• A HISTORICAL COHORT MORTALITY STUDY WAS CONDUCTED OF 259 MALE EMPLOYEES OF A CHEM PLANT WHERE BENZENE HAS BEEN USED IN LARGE QUANTITIES. THE STUDY GROUP INCL ALL PERSONS WHO WERE EMPLOYED BY THE COMPANY ANY TIME BETWEEN JAN 1, 1947 & DEC 31, 1960. THE COHORT WAS FOLLOWED THROUGH DEC 31, 1977 AT WHICH TIME 58 KNOWN DEATHS WERE IDENTIFIED. THE ONLY UNUSUAL FINDING WAS FOUR DEATHS FROM LYMPHORETICULAR CANCERS WHEN 1.1 WOULD HAVE BEEN EXPECTED ON THE BASIS OF NATIONAL MORTALITY RATES. THREE OF THE DEATHS WERE DUE TO LEUKEMIA & 1 WAS CAUSED BY MULTIPLE MYELOMA. IN ADDN, 1 OF THE LEUKEMIA DEATHS HAD MULTIPLE MYELOMA LISTED ON THE DEATH CERTIFICATE. THE FINDINGS ARE CONSISTENT WITH PREVIOUS REPORTS OF LEUKEMIA FOLLOWING OCCUPATIONAL EXPOSURE TO BENZENE & RAISE THE POSSIBILITY THAT MULTIPLE MYELOMA COULD BE LINKED TO BENZENE, ALSO.[DECOUFLE P ET AL; ENVIRON RES 30 (1): 16-25 (1983)] **PEER REVIEWED** <a href="http://www.ncbi.nlm.nih.gov/pubmed/6832104?dopt=Abstract" target=new>PubMed Abstract</a>
  • HEMATOLOGIC & IMMUNOCHEMICAL INVESTIGATIONS CARRIED OUT IN 270 WORKERS WITH CHRONIC EXPOSURE TO BENZENE DEMONSTRATED CHANGES OF THE NUCLEOLOGRAM & OF THE AREA OF LYMPHOCYTE NUCLEOLI & DISORDERS OF THE HUMORAL IMMUNE RESPONSE REVEALED BY RADIAL IMMUNODIFFUSION. THE NUMERICAL RISE OF BI- & POLYNUCLEOLATED CELLS, OF CELLS WITH IRREGULAR MACRONUCLEOLI & AN ENLARGEMENT OF THE NUCLEOLAR AREA REFLECTED INCR ENDOLYMPHOCYTIC AMT OF RNA. AN INCR CAPACITY OF IG FORMATION, PARTICULARLY OF IGM, WAS ALSO OBSERVED.[CHIRCU V ET AL; REV ROUM MED INTERNE 19 (4): 373-8 (1981)] **PEER REVIEWED**
  • SOME ASPECTS OF QUANTITATIVE CANCER RISK ESTIMATION: ... RISK IS GREATEST AMONG THOSE WITH LONGEST EXPOSURE, RELATIVE RISKS OF APPROX 2, 14 & 32 BEING OBSERVED FOR EXPOSURES OF LESS THAN 5 YR (2 CASES), 5-9 YR (2 CASES) & 10+ YR (3 CASES), RESPECTIVELY. THE RELATIVE RISK ASSOC WITH AT LEAST 5 YR OF EXPOSURE IS THUS LIKELY TO BE LOWER BOUND FOR RISK ASSOC WITH LIFETIME EXPOSURE AT SIMILAR LEVELS. FOR THOSE WITH AT LEAST 5 YR EXPOSURE, 5 CASES WERE OBSERVED COMPARED WITH AN EXPECTED NUMBER OF 0.237, GIVING A RELATIVE RISK OF 21.1. SINCE THE EXPECTED CUMULATIVE MALE ADULT LIFETIME (FROM 20 YR TO END OF LIFE, TAKEN AS AGE 75) PROBABILITY OF DYING FROM LEUKEMIA IS APPROX 7 PER 1000 IN THE GENERAL POPULATION OF THE USA, AN EXPECTED RELATIVE RISK OF 21.1 WOULD GIVE AN EXTRA (21.1-1.0)X7= 141 CASES OF LEUKEMIA PER 1000 EXPOSED POPULATION.[IARC. Monographs on the Evaluation of the Carcinogenic Risk of Chemicals to Man. Geneva: World Health Organization, International Agency for Research on Cancer, 1972-PRESENT. (Multivolume work). Available at: http://monographs.iarc.fr/index.php, p. V29 395 (1982)] **PEER REVIEWED**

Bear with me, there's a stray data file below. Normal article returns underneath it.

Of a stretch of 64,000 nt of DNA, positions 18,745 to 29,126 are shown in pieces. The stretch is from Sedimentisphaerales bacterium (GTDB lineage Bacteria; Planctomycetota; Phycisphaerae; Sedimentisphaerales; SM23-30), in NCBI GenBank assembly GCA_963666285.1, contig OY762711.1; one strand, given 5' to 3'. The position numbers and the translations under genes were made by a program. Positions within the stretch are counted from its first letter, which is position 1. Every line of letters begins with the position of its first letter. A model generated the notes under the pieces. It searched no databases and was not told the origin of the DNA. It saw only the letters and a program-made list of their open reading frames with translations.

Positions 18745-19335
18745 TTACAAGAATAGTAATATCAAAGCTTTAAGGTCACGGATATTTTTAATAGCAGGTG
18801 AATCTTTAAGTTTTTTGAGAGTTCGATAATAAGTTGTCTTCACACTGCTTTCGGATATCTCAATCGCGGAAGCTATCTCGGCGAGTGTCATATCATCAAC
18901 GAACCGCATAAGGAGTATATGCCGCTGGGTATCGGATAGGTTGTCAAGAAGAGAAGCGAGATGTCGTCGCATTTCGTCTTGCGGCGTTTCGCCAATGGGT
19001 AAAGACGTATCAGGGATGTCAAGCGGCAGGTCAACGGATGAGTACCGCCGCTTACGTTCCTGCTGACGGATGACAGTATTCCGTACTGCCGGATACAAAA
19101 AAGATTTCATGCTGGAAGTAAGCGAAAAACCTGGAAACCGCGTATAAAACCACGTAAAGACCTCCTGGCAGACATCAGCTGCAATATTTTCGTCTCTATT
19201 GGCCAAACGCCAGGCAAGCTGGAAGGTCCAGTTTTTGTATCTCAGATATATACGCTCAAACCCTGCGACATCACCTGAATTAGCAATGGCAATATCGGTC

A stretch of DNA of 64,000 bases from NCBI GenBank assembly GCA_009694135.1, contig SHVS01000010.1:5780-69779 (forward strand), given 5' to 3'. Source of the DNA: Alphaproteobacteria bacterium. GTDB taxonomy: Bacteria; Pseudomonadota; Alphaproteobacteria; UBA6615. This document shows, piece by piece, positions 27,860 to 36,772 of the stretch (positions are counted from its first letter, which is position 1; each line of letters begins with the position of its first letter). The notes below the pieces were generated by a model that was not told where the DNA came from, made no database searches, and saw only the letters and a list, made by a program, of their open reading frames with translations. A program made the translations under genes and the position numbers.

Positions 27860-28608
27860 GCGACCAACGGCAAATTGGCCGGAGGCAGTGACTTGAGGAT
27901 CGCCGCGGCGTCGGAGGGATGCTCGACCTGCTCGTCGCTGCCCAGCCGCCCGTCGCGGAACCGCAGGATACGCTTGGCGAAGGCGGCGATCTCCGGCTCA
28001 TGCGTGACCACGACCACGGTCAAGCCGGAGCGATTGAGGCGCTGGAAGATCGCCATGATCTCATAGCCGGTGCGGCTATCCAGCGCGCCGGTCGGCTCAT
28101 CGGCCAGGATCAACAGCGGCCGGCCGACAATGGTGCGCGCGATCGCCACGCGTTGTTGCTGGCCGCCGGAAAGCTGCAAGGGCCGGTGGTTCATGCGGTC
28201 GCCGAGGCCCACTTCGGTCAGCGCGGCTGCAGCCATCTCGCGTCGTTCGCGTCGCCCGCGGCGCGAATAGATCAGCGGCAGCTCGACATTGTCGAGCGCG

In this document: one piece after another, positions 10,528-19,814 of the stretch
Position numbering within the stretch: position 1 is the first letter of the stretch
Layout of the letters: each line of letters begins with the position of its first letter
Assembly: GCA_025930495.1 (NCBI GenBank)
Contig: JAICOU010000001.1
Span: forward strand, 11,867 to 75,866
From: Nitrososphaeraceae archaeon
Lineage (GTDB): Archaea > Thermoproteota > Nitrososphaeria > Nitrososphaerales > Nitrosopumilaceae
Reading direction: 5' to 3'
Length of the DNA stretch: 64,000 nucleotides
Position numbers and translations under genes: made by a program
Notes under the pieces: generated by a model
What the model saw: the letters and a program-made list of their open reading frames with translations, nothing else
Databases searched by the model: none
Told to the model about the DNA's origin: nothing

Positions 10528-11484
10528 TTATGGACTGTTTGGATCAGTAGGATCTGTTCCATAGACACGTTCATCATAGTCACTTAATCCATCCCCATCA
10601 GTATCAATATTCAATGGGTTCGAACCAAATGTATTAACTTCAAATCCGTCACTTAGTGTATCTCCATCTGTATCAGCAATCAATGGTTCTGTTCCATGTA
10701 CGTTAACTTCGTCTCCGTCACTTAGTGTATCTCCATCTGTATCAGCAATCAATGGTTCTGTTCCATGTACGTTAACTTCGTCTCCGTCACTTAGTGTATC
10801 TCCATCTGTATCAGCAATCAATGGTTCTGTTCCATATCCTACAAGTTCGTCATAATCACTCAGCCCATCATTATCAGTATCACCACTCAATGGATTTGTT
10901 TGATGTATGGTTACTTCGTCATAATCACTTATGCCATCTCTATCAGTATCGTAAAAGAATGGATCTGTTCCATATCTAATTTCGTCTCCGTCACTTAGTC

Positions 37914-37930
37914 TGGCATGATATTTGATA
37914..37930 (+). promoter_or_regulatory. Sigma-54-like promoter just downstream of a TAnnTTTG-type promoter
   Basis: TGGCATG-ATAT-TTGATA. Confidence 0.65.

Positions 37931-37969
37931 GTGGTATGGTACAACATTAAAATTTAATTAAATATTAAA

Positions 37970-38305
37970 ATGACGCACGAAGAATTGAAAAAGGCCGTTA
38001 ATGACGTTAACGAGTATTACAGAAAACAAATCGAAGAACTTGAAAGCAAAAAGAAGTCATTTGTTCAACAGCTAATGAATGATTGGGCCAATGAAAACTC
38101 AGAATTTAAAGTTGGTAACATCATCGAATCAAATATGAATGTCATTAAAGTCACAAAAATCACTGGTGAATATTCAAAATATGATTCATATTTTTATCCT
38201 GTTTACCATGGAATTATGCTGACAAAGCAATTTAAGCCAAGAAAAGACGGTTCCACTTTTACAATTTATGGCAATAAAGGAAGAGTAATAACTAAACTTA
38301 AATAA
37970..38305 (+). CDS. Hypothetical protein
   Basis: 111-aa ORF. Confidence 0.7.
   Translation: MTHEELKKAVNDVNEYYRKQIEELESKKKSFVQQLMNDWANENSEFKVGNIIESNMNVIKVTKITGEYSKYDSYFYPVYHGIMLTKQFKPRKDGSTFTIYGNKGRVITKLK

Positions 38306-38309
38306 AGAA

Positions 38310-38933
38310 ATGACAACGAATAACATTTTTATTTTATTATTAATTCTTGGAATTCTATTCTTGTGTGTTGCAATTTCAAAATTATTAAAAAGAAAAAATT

• The hematotoxicity of benzene is expressed primarily as a bone marrow effect leading eventually to complete destruction of myeloid and erythroid marrow components. This is manifested as a marked decrease in circulating formed elements, ie red blood cells, and platelets. The resultant aplastic anemia is a potentially fatal disorder which in its severe form has better than a fifty percent mortality rate. In both man and laboratory animals the extent of bone marrow damage appears proportional to the dose of benzene. Lesser degrees of bone marrow toxicity than aplastic anemia are more common in occupational exposure situations. Classically, the discovery of one individual with significant bone marrow toxicity has led to evaluation of the exposed work force and the finding of a wide variation in the extent of hematotoxicity. This has ranged from clinically significant pancytopenia, in which are decreases in white blood cells (leukopenia), red blood cells (anemia), and platelets (thrombocytopenia) to a situation in which only one of these is slightly below normal range. In the latter case it is of course difficult to distinguish a benzene effect from that due to the extremes of normal variation or to mild intercurrent disease.[Mehlman MA, ed; Adv Mod Environ Toxicol Vol IV: Carcinogenicity and Toxicity of Benzene p.52 (1983)] **PEER REVIEWED**